Saturday, March 14, 2009

More comfort food: ozoni

The (fairly) cold weather we've had this past week made me crave hot soup.
And then I remembered I had some mochi left in my freezer and realized ...

I could whip up some ozoni! Now THAT's comfort food: a simple soy-sauce broth (like udon soup) with mochi rice cakes and whatever veggies and protein you want to add.

Ozoni is typically consumed at New Year's, as I explained in my earlier post about mochi.
And it's more a home-cooked dish, not readily available at restaurants, though I just learned that Suehiro Cafe in Little Tokyo does serve ozoni, and year-round, at that! Good to know for those emergency ozoni cravings.

Anyway, here's how to make a quick batch of ozoni at home ...

First, the soup ingredients:
From left - Japanese dashi, or fish stock (I use the powdered version, sold in packets, for convenience, but real stock is made by cooking dried bonito in boiling water); sugar; and soy sauce.

I was just making enough to serve myself, so I boiled a couple of cups of water in a sauce pan, and added about half a tablespoon of the powdered dashi:

Next, I added about half a tablespoon of sugar, and a whole tablespoon of soy sauce. I don't like to overdo any of the flavors, so I've found this balance to be perfect for my taste.
You can add more of any of the ingredients, according to your taste.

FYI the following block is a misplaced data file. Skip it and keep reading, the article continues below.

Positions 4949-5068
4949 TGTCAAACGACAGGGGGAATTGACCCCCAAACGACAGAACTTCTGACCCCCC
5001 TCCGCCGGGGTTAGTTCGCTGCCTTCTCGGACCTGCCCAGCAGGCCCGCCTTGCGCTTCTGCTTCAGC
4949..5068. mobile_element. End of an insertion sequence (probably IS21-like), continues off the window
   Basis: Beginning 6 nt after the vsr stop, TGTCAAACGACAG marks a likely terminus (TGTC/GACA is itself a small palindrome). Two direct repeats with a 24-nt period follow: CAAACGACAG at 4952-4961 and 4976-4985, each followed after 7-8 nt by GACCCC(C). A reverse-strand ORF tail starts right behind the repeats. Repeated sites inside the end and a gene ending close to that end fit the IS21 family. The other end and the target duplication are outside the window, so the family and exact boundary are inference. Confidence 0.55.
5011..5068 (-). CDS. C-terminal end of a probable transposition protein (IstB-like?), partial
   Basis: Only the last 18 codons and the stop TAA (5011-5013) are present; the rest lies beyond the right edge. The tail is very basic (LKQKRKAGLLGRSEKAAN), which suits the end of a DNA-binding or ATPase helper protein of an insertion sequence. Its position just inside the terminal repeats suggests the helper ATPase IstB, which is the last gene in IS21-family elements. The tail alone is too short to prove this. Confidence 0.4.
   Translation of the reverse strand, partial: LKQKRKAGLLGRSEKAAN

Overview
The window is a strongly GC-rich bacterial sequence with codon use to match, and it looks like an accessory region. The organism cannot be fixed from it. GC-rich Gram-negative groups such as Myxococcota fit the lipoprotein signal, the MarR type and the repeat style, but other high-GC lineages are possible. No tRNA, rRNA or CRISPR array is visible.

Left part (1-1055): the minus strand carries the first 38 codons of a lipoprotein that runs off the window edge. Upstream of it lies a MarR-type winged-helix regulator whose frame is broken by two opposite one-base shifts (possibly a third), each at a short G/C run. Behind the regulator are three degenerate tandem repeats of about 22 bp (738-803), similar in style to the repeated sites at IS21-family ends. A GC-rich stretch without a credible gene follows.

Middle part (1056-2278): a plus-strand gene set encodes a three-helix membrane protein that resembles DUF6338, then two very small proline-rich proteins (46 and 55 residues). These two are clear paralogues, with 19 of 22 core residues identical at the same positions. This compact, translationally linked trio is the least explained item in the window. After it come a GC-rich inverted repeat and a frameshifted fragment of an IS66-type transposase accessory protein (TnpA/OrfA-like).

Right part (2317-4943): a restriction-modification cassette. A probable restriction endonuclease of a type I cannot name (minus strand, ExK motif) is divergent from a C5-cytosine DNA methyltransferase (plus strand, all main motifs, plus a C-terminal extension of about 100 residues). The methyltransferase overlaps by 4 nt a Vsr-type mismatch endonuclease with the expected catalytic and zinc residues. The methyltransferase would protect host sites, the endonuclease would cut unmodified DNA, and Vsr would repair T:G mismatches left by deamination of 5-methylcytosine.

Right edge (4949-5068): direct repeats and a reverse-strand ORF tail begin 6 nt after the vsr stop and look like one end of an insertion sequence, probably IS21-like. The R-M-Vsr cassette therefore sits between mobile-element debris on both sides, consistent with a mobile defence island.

You can also add fish cakes and vegetables (typically spinach and napa cabbage) to the soup for a simple, traditional ozoni.
Or add beef or chicken, if you prefer; I enjoyed a delicious, premium version of ozoni this year that included snow peas, thinly-sliced carrots and pieces of chicken, prepared by my cousin's mother-in-law, a phenomenal Japanese cook who lives in San Francisco.

Keep the soup on low heat while you "grill" your mochi in the toaster oven:
Of course, I got my mochi from the annual family mochi making in January, but you can buy mochi in Japanese grocery stores (at the Gardena Marukai, you'll find the plain mochi rice cakes near the bakery section toward the front of the store).
Toast until the mochi starts to expand a bit (note the gooey glob oozing out of this rice cake, at right) then take it out quickly and drop into the hot soup.

The mochi will soften and can even start breaking up if kept in the hot bath too long, so serve after just a couple of minutes on the stove.
As you can see from the photos, I kept my ozoni simple and just tossed some spinach leaves into the broth right before eating.
Warm, tasty, satisfyingly chewy, and comforting.

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